MR. CASTEN’S CLUTTER – Rich Paschall

Stuff, by Rich Paschall

Only his neighbor Jorge knew the old guy was sick.  In fact, Mr. Casten had been failing for almost two years.  Whenever Jorge saw the old man, he asked if there was anything he could do to help.  When Mr. Casten was not seen for a week, Jorge would go knock on his door.  If the old guy felt well enough he would stand in the doorway and talk for a while.  If it was morning, he would invite Jorge in for a cup of coffee.

By the time Casten had passed away, Jorge probably knew him as well as anyone.  Their little chats on the stairs, in the doorway or at the kitchen table revealed a lot about an old guy who had lived alone in the same small apartment most of his adult life.  The place was stuffed with memories and memorabilia.

Mr. Casten had collected and saved things throughout life, but in the last few years he tried to de-clutter his small existence.  He gave things away to charity resale shops.  He sent pictures he had from his parents on to other relatives.  He even sold some items on eBay.  It was all too late to clean up the house, however.  Mr. Casten’s small efforts were not enough after a lifetime of accumulation.

Since there were no siblings, no children, and no mate, the matter of cleanup and disposal was left to a crew of cousins. Jorge knew just who to call because Mr. Casten had prepared a list of contacts in case of his untimely demise. Although Mr. Casten was only in his late 60’s, his death arrived right on schedule the way Jorge saw it. Mr. Casten had gone as far as he could.

When the cousins arrived one Saturday morning to clean out the apartment, Jorge was waiting with the key that had been entrusted to him by Mr. Casten.  Four cousins and two of their teen age sons figured they would make fast work of the four room apartment.  They figured wrong.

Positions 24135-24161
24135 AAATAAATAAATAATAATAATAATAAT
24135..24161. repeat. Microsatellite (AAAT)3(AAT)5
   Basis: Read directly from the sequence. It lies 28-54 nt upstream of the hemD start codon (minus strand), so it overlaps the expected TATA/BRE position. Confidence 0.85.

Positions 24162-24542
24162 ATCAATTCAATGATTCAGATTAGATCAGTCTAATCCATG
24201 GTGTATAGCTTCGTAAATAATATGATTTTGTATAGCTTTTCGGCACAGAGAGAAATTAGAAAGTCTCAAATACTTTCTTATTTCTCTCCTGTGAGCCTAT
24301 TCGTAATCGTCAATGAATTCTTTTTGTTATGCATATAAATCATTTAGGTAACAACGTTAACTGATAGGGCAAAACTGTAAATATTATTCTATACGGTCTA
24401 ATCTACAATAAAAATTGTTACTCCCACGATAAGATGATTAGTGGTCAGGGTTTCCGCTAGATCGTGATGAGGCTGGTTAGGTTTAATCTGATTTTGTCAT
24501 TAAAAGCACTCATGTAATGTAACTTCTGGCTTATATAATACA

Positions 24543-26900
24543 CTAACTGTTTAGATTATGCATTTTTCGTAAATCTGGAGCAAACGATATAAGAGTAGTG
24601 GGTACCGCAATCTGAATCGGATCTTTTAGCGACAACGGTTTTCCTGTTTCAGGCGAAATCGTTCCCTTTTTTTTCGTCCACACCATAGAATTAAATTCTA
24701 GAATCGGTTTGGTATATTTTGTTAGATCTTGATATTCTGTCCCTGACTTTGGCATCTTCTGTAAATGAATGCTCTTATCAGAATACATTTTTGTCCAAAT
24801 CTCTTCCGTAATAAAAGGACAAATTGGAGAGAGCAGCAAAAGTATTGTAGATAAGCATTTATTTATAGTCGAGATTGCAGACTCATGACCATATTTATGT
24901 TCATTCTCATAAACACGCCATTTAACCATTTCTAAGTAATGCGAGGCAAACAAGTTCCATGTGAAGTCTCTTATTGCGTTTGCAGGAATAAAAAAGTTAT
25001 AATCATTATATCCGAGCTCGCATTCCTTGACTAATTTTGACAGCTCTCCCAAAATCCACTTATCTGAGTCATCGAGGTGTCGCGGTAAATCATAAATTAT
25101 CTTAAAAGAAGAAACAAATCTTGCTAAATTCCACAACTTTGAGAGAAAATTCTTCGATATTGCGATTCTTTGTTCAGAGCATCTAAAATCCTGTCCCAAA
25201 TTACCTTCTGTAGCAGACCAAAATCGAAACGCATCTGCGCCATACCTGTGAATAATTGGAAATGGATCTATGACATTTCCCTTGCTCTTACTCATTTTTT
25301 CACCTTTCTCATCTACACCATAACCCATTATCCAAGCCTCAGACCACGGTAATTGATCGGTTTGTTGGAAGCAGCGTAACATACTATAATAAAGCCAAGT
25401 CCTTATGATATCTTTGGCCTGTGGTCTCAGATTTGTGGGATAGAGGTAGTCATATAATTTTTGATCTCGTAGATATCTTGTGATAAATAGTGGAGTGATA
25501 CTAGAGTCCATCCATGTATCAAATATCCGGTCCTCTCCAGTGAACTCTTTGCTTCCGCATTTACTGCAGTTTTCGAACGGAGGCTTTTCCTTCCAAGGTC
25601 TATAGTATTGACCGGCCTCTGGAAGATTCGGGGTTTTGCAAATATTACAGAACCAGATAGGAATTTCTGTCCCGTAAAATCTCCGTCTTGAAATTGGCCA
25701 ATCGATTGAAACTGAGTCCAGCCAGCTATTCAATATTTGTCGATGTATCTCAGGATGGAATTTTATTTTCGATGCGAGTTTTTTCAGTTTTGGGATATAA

“Oh my, who knew one person could collect so much stuff,” cousin Raymond declared.  “This could take all day!”

“Mr. Casten said to tell you guys to be sure to take for yourselves anything you want, then give anything else that is still good to charity.”

“And did you take something, Jorge?” cousin David said in a rather accusing tone.

“Yes,” Jorge replied calmly.  “I took the coffee cup he always gave me to drink out of.  It was the only thing I wanted.”

“Well, I heard he had a good baseball card collection,” cousin Jeff chimed in.  “I would like to have that if we can find it.”

“He’s got a lot of CDs here,” Raymond said in amazement.  “I think I will see what I need.”

“Hey dad,” one of the teenagers shouted out to David.  “He’s got a lot of DVDs. I am going to see if he has anything decent to watch”

As they randomly picked through the goods, cousin John grabbed one of the teenagers and said, “Let’s get to work.  With those guys working so hard out there, we will never get out of here!”

So John and a bored teenager went to the kitchen in search of large garbage bags.  “Under the sink,” Jorge instructed.